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New Hampshire Nursing Homes may See Staffing Levels Cut
By Nursing Home Law Center
Nursing home administrators in New Hampshire have pushed back against the government’s proposal to cut reimbursement rates on Medicaid. The cutbacks that could be as much a $7 million this year are the results of a nearly $58 million deficit in the budget of Health and Human Services ending in June.
New Hampshire Healthcare Association CEO and President John Poirier representing over 90 assisted-living centers and nursing homes in the state is concerned about the reductions in reimbursement. Poirier indicates that the cutback could represent an approximately $100,000 loss of revenue for every nursing facility in the state. His concern focuses on taking a financial hit on variable expenses at each facility, which will likely impact some portion of the facility significantly.
In all likelihood, the cutback will make it impossible to pay the mortgage, pay the heat bill or purchase food, which is unacceptable. The cutback will likely require laying off much-needed staff at each facility. This would mean less caregivers are available to meet the hygiene and medical needs of every patient. Poirier indicates that some facilities rely heavily on Medicaid funding – up to 85 or 90 percent – and will likely be hit very hard by the cutbacks.
Nick Toumpas, New Hampshire’s health commissioner, does not believe that the department has many options other than accepting the proposed $7 million cutback. State Senator Jeannie Forrester has proposed legislation in an effort to prevent the dramatic cut. She remains hopeful that the legislature will recognize that cutting programs already in existence to accommodate the cutback is not the answer.
Understaffing Endangers the Patient
When a nursing home is understaffed, the lack of sufficiently trained nurses and nurse’s aides can endanger the welfare of every patient. In fact, The U.S. Department Of Health And Human Services has recommended new federal standards be adopted that guarantees every patient in a nursing facility will receive at least two hours of quality care every day from a nurse aide, and a minimum of 12 minutes every day of quality care provided by a registered nurse. Today, nearly one in every three nursing facilities does not meet the standard.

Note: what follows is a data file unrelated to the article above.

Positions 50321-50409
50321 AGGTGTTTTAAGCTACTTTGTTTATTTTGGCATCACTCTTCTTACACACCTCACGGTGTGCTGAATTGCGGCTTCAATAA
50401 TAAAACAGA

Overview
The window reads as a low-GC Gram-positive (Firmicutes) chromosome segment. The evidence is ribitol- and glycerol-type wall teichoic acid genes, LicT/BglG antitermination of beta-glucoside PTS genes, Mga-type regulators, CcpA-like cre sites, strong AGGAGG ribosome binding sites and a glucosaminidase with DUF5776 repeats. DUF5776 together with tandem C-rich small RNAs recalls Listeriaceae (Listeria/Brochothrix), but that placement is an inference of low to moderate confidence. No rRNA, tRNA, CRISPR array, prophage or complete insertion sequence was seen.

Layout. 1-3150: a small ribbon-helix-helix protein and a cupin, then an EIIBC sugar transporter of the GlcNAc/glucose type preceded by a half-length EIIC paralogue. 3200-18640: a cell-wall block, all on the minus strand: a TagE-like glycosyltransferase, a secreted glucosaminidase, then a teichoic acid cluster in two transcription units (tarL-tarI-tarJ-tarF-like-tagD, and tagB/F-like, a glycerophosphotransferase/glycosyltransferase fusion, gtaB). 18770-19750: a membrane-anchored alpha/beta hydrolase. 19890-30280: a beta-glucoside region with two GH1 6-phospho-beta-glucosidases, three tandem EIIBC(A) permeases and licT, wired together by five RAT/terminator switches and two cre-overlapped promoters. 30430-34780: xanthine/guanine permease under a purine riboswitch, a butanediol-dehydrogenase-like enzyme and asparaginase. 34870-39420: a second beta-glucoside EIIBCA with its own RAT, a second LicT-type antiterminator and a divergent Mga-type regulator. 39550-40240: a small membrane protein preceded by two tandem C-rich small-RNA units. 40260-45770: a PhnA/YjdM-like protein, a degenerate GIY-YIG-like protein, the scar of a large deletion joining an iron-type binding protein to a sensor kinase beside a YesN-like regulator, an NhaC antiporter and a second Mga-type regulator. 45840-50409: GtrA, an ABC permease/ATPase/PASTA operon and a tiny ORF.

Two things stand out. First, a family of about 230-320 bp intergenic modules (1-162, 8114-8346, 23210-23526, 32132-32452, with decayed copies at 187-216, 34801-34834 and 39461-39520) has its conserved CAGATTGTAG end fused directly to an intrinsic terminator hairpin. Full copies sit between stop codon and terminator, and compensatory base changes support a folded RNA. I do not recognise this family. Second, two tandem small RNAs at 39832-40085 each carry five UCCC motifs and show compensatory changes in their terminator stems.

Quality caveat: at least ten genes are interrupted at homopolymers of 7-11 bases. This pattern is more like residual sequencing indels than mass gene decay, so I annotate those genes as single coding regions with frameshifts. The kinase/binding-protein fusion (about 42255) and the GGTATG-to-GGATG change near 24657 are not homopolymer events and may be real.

Understaffing causes significant problems in nursing facilities when the regular staff is required to work long shifts and be available on call after hours and during their days off. A lack of adequate staffing makes it more likely that the available nurses and nurse’s aides will pull lengthy shifts that last upwards of 24 to 36 hours in one stretch.
Often times, the nursing staff is placed in a difficult position because they are unable to provide standardized methods of care due to a lack of a sufficiently trained workforce. In addition, when health insurance companies deny reimbursement, providing care to the patient is often based on avoiding institutional penalties and inflexible protocols.
Many reports indicate that nine out of every 10 nursing homes in the United States are not staffed sufficiently with medical professionals needed to accomplish every caretaking task when providing care to elderly patients. In many scenarios, the elderly individual suffers mobility issues and likely requires assistance for various activities including toileting and showering.
Mobility-challenged patients also have difficulty “repositioning” or to adjust their body from a lying or sitting position into any position that alleviates pressure on bony areas of the body. Without repositioning, the patient can easily develop a serious, life-threatening bedsore.
In recent years, many nursing home deaths have been directly associated with developing bedsores that could have been avoided had there been sufficient staff working in the facility. Many CNA’s and other medical professionals claim to repeatedly falsify end of shift care reports indicating that the patient’s needs were fulfilled even though they were not.
In many scenarios, family members and friends of loved one’s place in a nursing facility will file a nursing home lawsuit through a competent personal injury attorney to stop the abuse and neglect.
For additional information about bed sores in New Hampshire view the page here.
- Quality Assurance Committees in Nursing Homes
- Under-Staffing & Under-Funding Alleged In Nursing Home Negligence Lawsuit Where Patient Developed Bed Sores